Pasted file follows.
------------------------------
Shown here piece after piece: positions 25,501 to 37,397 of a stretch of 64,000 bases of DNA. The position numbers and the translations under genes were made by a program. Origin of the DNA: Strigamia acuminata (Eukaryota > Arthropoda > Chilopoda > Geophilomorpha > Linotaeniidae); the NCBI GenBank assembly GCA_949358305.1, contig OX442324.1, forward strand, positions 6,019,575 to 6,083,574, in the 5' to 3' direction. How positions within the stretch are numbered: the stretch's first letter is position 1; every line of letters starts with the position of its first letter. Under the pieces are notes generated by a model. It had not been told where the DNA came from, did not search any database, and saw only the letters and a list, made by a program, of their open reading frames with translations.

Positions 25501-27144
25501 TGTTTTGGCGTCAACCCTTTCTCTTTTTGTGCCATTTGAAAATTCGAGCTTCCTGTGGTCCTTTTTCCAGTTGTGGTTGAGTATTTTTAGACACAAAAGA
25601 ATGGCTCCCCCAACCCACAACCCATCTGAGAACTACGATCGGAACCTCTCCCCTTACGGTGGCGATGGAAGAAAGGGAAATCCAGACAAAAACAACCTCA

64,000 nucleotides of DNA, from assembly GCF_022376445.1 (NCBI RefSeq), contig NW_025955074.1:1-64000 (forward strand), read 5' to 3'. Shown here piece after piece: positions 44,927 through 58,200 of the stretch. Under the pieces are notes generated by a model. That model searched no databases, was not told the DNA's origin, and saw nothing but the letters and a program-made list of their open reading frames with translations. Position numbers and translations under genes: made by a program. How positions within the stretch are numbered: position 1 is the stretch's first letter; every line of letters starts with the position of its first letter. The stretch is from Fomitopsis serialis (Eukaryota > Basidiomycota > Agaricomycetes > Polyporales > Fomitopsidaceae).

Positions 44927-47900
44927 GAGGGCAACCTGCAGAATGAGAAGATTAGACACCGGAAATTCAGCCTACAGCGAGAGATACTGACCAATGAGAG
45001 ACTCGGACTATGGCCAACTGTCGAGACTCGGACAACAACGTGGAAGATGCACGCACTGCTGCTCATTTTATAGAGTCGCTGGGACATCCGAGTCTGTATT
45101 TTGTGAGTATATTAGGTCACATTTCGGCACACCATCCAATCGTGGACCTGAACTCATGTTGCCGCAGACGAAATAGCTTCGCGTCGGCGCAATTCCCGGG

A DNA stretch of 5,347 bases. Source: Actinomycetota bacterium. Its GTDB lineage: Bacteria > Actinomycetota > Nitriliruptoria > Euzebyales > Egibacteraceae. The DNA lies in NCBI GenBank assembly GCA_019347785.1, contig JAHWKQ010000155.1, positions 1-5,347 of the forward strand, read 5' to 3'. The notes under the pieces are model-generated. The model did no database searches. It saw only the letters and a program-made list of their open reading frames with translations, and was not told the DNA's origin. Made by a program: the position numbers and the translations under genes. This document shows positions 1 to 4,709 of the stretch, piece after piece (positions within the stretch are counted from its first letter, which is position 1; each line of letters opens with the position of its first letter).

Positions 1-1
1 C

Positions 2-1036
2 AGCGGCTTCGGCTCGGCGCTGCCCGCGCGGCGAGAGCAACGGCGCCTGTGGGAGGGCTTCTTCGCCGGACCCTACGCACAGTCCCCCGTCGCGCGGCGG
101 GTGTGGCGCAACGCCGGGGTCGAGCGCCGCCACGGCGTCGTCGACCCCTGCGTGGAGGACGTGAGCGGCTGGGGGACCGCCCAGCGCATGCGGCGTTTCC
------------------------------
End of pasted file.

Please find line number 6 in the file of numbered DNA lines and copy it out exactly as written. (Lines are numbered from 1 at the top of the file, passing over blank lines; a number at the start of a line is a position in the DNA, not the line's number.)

Positions 44927-47900